Turlock Mosquito Abatement District has confirmed that West Nile Virus is again active in Stanislaus County. Three mosquito samples taken in Turlock on July 8 and one dead bird from the area tested positive for West Nile Virus. This announcement came just days before the California Department of Public Health confirmed the first human case of West Nile Virus in the state this year.
West Nile Virus is spread to humans primarily through bites from infected mosquitoes. West Nile Virus symptoms can range from flu-like aches, fever and pain to more severe symptoms. The virus can cause swelling of the brain, which can result in permanent nervous system damage, paralysis or death.
The Santa Barbara County man who was infected with West Nile Virus was hospitalized but is now recovering at home. Two human cases of West Nile Virus were reported in Turlock last year. Other Californians may be suffering from less severe cases of West Nile Virus that go unreported because they do not seek medical care.
"With the first confirmed human illness from West Nile virus this year, we are intensifying our surveillance for the virus with the help of all counties,” said CDPH Chief Deputy Director Kathleen Billingsley. “To protect against West Nile virus, the most important step people can take is avoiding mosquito bites.”
Turlock Mosquito Abatement District sets mosquito traps and tests samples of trapped mosquitoes for West Nile. Three samples from two different traps around Turlock contained West Nile Virus positive mosquitoes. Additionally, a dead bird found in Turlock tested positive for West Nile Virus. Jerry Davis, manager of Turlock Mosquito Abatement District, said that the presence of dead birds is often an indicator that West Nile Virus infected mosquitoes are present in the area.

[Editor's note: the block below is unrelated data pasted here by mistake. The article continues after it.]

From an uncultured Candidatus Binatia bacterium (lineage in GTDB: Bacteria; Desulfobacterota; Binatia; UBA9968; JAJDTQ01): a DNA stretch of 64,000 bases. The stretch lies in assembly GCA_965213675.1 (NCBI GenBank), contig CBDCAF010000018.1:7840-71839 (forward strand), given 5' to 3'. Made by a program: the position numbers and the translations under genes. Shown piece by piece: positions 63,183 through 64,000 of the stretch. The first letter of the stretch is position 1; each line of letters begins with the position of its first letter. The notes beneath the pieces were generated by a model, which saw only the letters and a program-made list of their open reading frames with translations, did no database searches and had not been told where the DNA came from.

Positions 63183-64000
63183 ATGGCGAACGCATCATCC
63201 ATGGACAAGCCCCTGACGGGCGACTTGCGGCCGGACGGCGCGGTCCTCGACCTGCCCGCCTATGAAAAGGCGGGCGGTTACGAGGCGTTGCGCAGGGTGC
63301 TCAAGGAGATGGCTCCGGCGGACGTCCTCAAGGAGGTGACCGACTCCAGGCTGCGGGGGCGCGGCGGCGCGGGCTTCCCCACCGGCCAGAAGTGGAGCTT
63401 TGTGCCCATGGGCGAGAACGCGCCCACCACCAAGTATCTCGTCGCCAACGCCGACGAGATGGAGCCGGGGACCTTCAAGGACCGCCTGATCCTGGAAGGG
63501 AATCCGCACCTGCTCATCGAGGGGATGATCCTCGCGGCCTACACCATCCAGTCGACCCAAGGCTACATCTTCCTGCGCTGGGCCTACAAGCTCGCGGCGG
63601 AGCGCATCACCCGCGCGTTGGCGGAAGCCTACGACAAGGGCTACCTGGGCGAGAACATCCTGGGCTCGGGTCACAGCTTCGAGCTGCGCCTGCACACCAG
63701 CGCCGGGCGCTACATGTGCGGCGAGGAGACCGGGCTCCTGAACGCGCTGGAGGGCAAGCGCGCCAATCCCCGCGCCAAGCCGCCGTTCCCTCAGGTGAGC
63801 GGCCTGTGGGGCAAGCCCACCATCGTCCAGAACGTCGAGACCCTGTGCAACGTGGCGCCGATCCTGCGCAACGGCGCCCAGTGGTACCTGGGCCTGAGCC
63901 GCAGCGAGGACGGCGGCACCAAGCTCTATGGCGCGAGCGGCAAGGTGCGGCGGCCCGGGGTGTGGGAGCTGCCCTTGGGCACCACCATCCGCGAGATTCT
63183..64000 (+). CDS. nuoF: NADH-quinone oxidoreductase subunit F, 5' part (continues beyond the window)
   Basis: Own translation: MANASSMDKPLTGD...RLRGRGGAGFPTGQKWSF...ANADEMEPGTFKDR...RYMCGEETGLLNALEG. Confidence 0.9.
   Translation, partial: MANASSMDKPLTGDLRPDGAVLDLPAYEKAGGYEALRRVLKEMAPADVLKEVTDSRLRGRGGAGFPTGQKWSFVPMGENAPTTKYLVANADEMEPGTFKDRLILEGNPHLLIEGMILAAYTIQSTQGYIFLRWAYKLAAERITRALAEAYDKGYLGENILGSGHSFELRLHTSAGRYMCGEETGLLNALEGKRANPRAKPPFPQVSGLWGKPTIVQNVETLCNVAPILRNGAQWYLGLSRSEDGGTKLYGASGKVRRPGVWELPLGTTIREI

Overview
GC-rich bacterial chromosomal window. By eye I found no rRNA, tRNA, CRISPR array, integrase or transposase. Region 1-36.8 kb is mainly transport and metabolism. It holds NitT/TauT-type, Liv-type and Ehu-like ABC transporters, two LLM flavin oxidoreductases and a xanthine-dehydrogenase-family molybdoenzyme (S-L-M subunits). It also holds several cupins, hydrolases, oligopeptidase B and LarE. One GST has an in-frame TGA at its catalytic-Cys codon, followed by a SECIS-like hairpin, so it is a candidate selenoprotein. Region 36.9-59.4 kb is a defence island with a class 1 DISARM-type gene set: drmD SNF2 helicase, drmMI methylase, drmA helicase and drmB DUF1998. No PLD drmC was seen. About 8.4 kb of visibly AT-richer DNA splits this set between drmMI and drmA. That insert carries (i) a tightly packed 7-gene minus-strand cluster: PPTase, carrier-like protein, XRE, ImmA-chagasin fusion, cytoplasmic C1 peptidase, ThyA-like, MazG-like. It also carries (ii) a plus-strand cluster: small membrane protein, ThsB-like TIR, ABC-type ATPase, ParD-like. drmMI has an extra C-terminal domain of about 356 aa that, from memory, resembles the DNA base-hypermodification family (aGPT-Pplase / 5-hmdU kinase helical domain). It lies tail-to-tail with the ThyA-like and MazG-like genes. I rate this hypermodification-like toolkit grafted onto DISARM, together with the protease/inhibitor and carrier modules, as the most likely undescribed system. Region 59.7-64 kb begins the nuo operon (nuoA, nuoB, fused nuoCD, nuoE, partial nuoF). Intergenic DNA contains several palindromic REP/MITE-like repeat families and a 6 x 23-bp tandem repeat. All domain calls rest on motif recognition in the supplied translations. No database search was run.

“It tells us that the virus is circulating. Just because the sample was taken in one area doesn’t mean you are safe from West Nile on the other side of town. The virus is circulating throughout Stanislaus County,” Davis said.
The best way to avoid West Nile Virus is to avoid mosquito bites. Davis said residents should avoid spending time outside at dusk and dawn, the times mosquitoes are most active. Anyone who must be outside during that time should wear mosquito repellant that contains DEET, picaradin, or oil of lemon eucalyptus.
Turlock Mosquito Abatement District sprays for mosquitoes to help reduce adult populations, but Davis said that the best way to reduce mosquitoes is to stop their reproduction in the Turlock area. Mosquitoes lay their larva in standing water, often neglected pools or ponds. The district provides mosquito fish, which eat the larva, free of charge. These fish can be used in horse troughs, ornamental ponds, neglected swimming pools and most standing water that might attract mosquitoes. Davis urges residents to report neglected swimming pools in neighbors’ yards so they can be properly treated to prevent mosquitoes. The Turlock Mosquito Abatement District also has a dead bird hotline that residents can call to report birds that have been dead for less than 24 hours.
“People aren’t calling in dead birds like they were in the past,” Davis said.
The dead bird hotline number is 1-877-968-2473. For all other services, Turlock residents can call 634-1234 for Turlock Mosquito Abatement District.
To contact Andrea Goodwin, e-mail firstname.lastname@example.org or call 634-9141 ext. 2003.